PROJECT TOPIC: THE EFFECTIVENESS AND EFFICIENCY OF NIGERIAN POLICE FORCE, A CASE STUDY OF AGEGE LGA.
TABLE OF CONTENTS
1.1 BACKGROUND OF THE STUDY
1.2 STATEMENT OF THE PROBLEM
1.3 OBJECTIVES OF THE STUDY
1.4 RESEARCH QUESTIONS
1.5 RESEARCH HYPOTHESIS
1.6 SIGNIFICANCE OF THE STUDY
1.7 SCOPE OF THE STUDY
1.8 LIMITATION OF THE STUDY
1.9 DEFINITION OF TERMS
2.1 EVOLUTION OF NIGERIA POLICE FORCE
2.2 THE PROBLEMS OF NIGERIA POLICE
2.3 THE IMPEDIMENTS TO EFFECTIVE POLICING IN NIGERIA
2.4 OBSTACLES TO EFFECTIVE POLICING
2.5 IMPLICATIONS OF POLICE CORRUPTION, INEFFECTIVENESS AND INEFFICIENCY IN POLICING STANDARDS
3.2 RESEARCH DESIGN
3.3 STUDY POPULATION
3.4 SAMPLE AND SAMPLING TECHNIQUE
3.5 DATA FOR THE STUDY: INSTRUMENTATION
3.5.2 VALIDITY OF INSTRUMENT
3.6 METHOD OF DATA ANALYSIS
4.0 DATA PRESENTATION, ANALYSIS AND INTERPRETATION
4.2 DATA ANALYSIS (QUESTIONNAIRE)
SUMMARY CONCLUSION AND RECOMMENDATIONS
5.1 SUMMARY OF FINDINGS
1.1 BACKGROUND OF THE STUDY
The Nigeria Police is one of the most fundamental government bodies endowed with the rights and responsibilities of protecting the people and maintaining peace and order. The rights and responsibilities of the police are the duties aligned with the state’s primary responsibilities of guaranteeing peace, safety, and security of the people in the society. Reiner (1993) states that police are special carriers of state’s bedrock power, and are the agents with authority for legitimate use of force for maintaining public and private goods and services. In this regard, the police defend the character of the state as a capable political organization, protecting and preserving the interests of the entire society. When police abandon their legitimate endowment, the society is vulnerable to insecurity, crimes, brutality and various vices.
The long neglect suffered by the Nigeria Police from both military and civilian governments has led them to seek other illegitimate means of meeting societal institutionalized goals. When opportunities are closed to reach the societal approved goals, actors may likely seek other alternative means no matter how illegitimate. This structural defect with the frustrating ignoble treatment by successive regimes has constantly led to smearing and denigration of the police in Nigeria. The Nigeria police have performed creditably well on missions outside the shores of Nigeria, but their performance at home has been unexciting and excruciatingly unethical, probably because of the unfriendly and unwholesome environment in which they work. This has invariably led to being seen as corrupt, inept and unproductive by the public. The apparent public normative hatred against the police is deeply rooted in colonialism. They were used mainly to contain or suppress the „natives‟ who were against colonial exploitation, hence the hostility between the public and the police has been endemic. The absence of harmony and the deep rooted mistrust between the two continued even till date. The public has never seen the police as friends but as enemies that should be avoided or destroyed as occasion warrants. In fact so many people learnt very early to hate the police and see them as enemy.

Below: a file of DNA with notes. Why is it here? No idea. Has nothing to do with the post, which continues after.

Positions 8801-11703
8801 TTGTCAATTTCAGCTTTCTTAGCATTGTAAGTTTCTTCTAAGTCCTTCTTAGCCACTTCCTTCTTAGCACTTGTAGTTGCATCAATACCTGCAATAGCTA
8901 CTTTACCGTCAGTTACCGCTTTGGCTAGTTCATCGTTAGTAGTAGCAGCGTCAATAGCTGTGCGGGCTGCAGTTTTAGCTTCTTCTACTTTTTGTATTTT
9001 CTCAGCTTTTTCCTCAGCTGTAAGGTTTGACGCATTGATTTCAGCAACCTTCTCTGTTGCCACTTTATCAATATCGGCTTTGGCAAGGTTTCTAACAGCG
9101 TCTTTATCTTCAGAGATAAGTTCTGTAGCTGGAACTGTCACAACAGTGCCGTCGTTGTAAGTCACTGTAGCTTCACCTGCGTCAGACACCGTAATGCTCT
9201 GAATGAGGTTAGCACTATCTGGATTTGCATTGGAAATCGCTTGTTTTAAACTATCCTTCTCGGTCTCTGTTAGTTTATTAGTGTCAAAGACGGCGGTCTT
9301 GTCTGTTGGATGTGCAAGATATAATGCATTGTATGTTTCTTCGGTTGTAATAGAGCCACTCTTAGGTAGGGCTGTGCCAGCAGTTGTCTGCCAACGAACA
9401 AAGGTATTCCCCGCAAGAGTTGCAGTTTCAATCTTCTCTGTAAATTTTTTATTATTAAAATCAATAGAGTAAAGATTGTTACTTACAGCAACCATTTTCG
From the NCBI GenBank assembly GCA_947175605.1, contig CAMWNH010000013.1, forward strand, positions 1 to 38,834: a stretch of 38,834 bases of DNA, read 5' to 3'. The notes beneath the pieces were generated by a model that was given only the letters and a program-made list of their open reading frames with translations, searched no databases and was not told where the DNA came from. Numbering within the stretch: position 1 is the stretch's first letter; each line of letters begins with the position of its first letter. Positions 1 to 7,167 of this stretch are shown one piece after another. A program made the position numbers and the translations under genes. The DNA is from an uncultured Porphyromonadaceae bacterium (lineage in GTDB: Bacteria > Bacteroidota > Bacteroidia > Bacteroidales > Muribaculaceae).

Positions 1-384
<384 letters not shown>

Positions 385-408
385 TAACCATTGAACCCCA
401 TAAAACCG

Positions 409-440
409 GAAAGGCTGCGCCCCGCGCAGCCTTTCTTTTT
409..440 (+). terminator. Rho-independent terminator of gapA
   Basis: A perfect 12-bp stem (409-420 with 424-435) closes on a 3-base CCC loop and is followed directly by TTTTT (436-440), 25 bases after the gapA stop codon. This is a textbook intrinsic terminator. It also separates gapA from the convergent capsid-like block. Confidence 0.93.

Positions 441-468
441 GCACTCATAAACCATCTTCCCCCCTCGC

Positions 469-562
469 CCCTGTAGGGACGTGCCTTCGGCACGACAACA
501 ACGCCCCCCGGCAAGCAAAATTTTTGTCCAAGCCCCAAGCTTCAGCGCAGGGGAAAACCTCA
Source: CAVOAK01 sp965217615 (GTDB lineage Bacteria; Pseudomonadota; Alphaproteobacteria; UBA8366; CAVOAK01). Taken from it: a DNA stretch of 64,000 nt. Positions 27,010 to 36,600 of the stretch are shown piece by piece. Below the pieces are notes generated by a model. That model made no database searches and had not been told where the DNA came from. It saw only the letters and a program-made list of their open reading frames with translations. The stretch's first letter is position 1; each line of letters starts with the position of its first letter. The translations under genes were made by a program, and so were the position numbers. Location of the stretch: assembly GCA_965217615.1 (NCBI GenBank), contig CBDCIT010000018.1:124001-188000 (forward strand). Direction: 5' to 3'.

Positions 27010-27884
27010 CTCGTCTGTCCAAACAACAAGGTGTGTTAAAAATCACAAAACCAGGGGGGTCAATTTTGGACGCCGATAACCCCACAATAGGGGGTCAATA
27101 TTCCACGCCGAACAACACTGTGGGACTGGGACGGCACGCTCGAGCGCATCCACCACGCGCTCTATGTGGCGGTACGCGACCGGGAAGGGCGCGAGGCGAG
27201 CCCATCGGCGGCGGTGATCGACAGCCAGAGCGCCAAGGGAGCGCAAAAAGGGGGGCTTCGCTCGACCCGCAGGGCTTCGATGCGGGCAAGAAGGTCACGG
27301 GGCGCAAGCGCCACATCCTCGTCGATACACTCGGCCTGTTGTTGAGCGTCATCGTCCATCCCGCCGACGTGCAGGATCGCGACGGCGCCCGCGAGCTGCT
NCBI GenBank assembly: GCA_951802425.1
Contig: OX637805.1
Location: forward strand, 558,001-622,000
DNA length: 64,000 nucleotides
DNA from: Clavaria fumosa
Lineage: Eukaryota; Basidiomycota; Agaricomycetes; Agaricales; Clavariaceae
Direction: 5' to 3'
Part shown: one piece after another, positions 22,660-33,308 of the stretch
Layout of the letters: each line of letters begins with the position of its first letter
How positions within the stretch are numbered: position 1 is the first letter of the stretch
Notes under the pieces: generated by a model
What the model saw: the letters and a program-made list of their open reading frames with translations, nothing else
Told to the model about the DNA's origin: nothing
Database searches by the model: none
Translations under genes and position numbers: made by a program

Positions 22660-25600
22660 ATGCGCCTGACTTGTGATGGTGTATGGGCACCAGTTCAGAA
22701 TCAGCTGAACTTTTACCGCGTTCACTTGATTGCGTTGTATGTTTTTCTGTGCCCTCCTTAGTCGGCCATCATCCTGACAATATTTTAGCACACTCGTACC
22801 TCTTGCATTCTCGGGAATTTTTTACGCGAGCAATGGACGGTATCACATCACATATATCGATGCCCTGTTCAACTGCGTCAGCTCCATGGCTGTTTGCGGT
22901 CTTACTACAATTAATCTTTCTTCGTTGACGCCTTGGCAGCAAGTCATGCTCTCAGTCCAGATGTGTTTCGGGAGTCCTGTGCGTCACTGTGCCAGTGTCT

Undoubtedly, Nigeria is currently bedeviled by myriads of worrisome challenges. The most recurring of these are bribery and corruption, unemployment, poverty and insecurity. Since independence in 1960, Nigeria has not experienced the nature and magnitude of insecurity she is enmeshed in, since her return to democratic form of governance in 1999. The return of democracy has witnessed an upsurge in violent crimes because of the withdrawal of the military personnel from security duties within the states (Ihekire 2014). Obviously, the level of violent crimes, such as militancy, armed-robbery, ritual killings, child and women trafficking, rape, politically motivated killings, ethno-religious rivalry, on one hand, and non-violent crimes, such as prostitution, bribery and corruption, public disorder, gambling and so on, on the other hand, appear to have defiled all known criminal justice system solution. The Boko Haram terrorism has further aggravated already the tensed security situation in Nigeria.
The need for assessment is particularly crucial in a developing country like Nigeria where we have new but simultaneously burgeoning social problems whose nature, patterns, and management demand new strategies; where instrumentalities and personnel concerned with these problems are relatively new and inexperienced; where a myriad of needs competes for very scarce resources with myriad of problems and where there is no long standing concern for research and professional competence to guide policy(Igbinovia, 1982; Karimu, 1999). The